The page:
May 31, 2014

Membership growth through social media: Elect Linda Vaught Jackson

The first online elections for Optimist International will begin on June 2, 2014. This year, for the first time ever, Optimist Clubs will be able to vote online for the offices of International President-elect, International Vice Presidents-elect, and Board of Directors.

This is a positive change that offers the opportunity for more engagement throughout all levels of the organization, but it is only a beginning.

The wise leadership of a social media practitioner and public relations communicator is needed to promote the value of belonging to an Optimist Club and convert viewers to members. I believe that I have the skills needed right now for the Optimist International organizations and I would sincerely appreciate your Optimist Club's vote.


Elect Linda Jackson, Vice President, Optimist International.

May 27, 2014

Plan ahead and enjoy more success

One of my alerts returned the following headline today, "Optimists conducting coat drive." I clicked because I wondered why would I get such an old alert. I thought I might need to tweak it and then I saw that the Wahpeton/Breckenridge Optimist Club was indeed collecting coats in May. The article said that they were doing so "to ensure students have warm coats to go along with their school supplies in the fall."

I think I would have been equally surprised if the alert had said that the Optimist Club was collecting school supplies; kudos to them for their excellent planning. Right now, people are packing away their winter gear as they prepare for the summer months ahead. What better time could there be to donate a gently used jacket or coat?

So often our Optimist Clubs use just-in-time planning approaches. That means, as an event grows closer, the club members divvy up the tasks to get them done just in time for the big day. However, doing so limits the opportunity to market the event appropriately, save money on supplies and sell tickets when appropriate. And even though this method works to some degree, it doesn't allow the opportunity for outreach and communication beyond the club's immediate circle of influence. It also focuses on tasks instead of objectives and never gives the opportunity to ask, should we be doing this?

The goal of any plan is to help an organization or individual reach certain identified objectives. In the case of event management, the goal isn't typically to merely hold the event, it is to hold a successful event determined by the number of people engaged and the quality of the time that the attendees spend there, among other things. The end objective is to create a mutually beneficial relationship between the event organizer and its guests.

Every year, an Optimist Club should take time to evaluate its goals for the year and then systematically look at the events or activities they conduct to see if they will help it reach its goals. Then, and only then, can the club assign chairpersons and committees to carry out the tasks that bring an event to life.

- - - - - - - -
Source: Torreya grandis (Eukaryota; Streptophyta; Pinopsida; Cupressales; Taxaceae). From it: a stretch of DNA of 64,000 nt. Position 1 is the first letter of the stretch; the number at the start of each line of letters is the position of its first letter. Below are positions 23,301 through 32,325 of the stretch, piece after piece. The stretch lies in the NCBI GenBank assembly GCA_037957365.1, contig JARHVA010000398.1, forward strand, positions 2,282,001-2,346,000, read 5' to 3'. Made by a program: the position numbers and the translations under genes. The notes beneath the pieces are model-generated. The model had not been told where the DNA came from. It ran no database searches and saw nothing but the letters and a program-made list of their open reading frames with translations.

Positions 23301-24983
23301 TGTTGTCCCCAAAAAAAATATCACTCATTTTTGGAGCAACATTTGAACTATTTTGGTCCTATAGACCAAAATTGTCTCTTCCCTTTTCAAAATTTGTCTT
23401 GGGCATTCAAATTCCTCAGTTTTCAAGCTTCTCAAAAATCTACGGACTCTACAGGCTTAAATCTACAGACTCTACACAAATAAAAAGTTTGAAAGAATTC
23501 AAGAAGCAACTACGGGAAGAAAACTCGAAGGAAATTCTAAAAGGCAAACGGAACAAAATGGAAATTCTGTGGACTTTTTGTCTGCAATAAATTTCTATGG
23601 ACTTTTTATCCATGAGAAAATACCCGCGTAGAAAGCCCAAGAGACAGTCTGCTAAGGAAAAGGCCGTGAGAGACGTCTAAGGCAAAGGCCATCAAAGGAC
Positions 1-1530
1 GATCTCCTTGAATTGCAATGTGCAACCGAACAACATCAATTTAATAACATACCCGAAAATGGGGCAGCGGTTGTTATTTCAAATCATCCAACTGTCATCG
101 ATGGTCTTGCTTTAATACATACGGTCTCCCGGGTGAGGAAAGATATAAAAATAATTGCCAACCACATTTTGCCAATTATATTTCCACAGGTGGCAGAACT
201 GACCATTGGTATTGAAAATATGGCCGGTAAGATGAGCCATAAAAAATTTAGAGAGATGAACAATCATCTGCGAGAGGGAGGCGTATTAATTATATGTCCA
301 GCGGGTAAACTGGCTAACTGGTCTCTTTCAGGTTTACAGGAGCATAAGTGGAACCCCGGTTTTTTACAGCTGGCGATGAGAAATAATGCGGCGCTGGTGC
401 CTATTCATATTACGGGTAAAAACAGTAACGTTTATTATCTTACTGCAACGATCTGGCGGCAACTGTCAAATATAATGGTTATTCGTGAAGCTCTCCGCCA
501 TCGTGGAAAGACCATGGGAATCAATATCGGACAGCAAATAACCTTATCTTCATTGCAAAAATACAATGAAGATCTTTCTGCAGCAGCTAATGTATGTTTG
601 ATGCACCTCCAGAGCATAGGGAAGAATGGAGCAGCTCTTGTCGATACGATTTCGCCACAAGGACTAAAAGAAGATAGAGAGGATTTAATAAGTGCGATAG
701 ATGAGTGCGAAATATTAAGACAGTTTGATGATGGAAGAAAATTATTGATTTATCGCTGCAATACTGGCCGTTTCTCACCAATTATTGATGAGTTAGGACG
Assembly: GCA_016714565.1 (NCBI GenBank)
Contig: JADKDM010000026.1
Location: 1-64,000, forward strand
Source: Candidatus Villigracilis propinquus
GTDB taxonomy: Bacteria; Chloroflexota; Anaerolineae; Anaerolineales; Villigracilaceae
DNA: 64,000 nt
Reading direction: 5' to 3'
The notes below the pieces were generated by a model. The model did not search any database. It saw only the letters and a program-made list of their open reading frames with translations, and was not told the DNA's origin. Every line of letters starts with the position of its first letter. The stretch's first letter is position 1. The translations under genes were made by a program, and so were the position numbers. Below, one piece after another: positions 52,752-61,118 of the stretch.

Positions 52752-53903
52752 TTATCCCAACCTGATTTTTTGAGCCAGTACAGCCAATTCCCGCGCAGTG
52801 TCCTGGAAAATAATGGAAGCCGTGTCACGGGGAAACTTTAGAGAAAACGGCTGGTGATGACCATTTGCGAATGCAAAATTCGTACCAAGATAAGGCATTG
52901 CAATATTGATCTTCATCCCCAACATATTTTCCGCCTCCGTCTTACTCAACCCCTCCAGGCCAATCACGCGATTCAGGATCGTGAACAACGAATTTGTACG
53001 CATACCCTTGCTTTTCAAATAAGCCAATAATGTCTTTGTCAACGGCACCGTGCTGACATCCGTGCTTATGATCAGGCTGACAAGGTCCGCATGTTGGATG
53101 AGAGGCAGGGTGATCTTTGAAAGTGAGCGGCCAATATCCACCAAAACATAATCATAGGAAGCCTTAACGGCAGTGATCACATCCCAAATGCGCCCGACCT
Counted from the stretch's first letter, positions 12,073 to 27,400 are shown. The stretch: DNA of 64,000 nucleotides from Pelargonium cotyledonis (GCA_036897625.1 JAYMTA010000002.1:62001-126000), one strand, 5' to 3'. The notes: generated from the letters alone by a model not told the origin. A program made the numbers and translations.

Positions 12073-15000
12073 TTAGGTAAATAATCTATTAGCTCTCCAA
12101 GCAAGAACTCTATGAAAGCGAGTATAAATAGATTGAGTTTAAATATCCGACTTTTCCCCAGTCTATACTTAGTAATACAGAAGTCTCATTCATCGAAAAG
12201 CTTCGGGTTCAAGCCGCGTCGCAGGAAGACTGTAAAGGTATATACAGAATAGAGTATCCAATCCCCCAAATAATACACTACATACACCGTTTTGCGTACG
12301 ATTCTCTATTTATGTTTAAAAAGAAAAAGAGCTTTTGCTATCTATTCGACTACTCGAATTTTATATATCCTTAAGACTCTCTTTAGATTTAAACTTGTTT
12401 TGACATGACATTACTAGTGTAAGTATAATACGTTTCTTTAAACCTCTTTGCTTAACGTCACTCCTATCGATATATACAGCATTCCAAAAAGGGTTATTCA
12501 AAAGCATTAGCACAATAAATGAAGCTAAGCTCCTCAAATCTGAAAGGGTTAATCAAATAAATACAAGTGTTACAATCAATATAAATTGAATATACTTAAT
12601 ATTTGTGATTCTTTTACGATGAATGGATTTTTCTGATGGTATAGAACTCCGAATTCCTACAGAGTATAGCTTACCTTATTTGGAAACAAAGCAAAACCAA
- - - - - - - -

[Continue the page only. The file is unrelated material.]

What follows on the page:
Early analysis should include a plan for outreach. We don't plan events for ourselves; we plan them for others to enjoy, be nurtured and engaged. One of the first steps should be to ensure our stakeholders, from potential sponsors to the anticipated audience, are aware of activities that are being planned for them so that when the activity arrives, they already have them on their calendar.

Early planning should also include early deadlines and a tracking mechanism to be sure everyone involved is accountable for what they've been assigned. When the committee meets, go over the tasks and celebrate the progress that has been made. Celebrating small steps will build enthusiasm and give more talking points for word of mouth marketing. It will also increase buy-in. Members will feel good about what they are doing and when we feel good about what we're doing, we ask others to get involved.

The overarching goal of any Optimist Club is to increase membership so that it can do more in its community. By planning ahead and focusing on objectives instead of tasks, your Optimist Club will achieve its goal and be better prepared to deliver on its promises for providing community service.

May 23, 2014

Why would you want to do that?

Linda Vaught Jackson
Why would you want to do that? 

This seems to be a popular question for me to answer these days. You see, at the recent PNW District - Optimist International meeting, more than a few fellow Optimist Club members wanted to know why I would want to be an international vice president. Some said no explanation was needed; they got it - they understood the drive to fulfill every step in one's Optimist journey. 

For me, that is part of it; it is the next step, but there is more. Please, let me explain to you why I want to be the next Vice President, West Coast Region, Optimist International.

Being an Optimist Club member is in in my blood. Throughout my adult life, my Optimist Club involvement has always been a support system for me. When my mother passed away, my Optimist Club asked me to be president. It would help me through the grief they said, and they were right. I had just begun working at Optimist International when my father passed away. It provided direction for me at that challenging time. And the decision to relocate to Idaho, away from the Midwest, was because of a relationship I made at an Optimist International Convention. Optimism has helped me navigate through life's events. 

I believe that what Optimist Clubs do makes a difference in the communities they serve. By extension, I make a difference. I want to share both that opportunity for involvement and feeling of accomplishment with others. 

Finally, and most importantly, I have a skill set that our organization needs right now. As an experienced blogger and social media practitioner, I can share the good work that Optimist Clubs do by writing and telling our stories through traditional and digital media. Moreover, I can teach others to do the same. 

At the recent PNW District Optimist Oratorical finals, one young man explained that passion drives us to develop our skills and our skills lead us to greater achievements. Sharing Optimist Club stories is my passion. I want to be Vice President, West Coast Region, Optimist International so that I can share my skills with others.